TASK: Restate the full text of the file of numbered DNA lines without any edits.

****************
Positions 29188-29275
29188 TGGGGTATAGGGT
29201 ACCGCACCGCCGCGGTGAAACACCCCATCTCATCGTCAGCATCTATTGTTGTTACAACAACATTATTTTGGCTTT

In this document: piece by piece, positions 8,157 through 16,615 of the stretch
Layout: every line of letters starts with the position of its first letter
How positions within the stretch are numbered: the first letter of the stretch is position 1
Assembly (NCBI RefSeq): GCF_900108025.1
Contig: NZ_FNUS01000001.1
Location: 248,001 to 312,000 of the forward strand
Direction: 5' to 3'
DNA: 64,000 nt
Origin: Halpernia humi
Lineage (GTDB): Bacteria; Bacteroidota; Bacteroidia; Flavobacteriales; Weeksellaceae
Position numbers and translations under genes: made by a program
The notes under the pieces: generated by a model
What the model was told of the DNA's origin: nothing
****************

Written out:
Positions 29188-29275
29188 TGGGGTATAGGGT
29201 ACCGCACCGCCGCGGTGAAACACCCCATCTCATCGTCAGCATCTATTGTTGTTACAACAACATTATTTTGGCTTT

In this document: piece by piece, positions 8,157 through 16,615 of the stretch
Layout: every line of letters starts with the position of its first letter
How positions within the stretch are numbered: the first letter of the stretch is position 1
Assembly (NCBI RefSeq): GCF_900108025.1
Contig: NZ_FNUS01000001.1
Location: 248,001 to 312,000 of the forward strand
Direction: 5' to 3'
DNA: 64,000 nt
Origin: Halpernia humi
Lineage (GTDB): Bacteria; Bacteroidota; Bacteroidia; Flavobacteriales; Weeksellaceae
Position numbers and translations under genes: made by a program
The notes under the pieces: generated by a model
What the model was told of the DNA's origin: nothing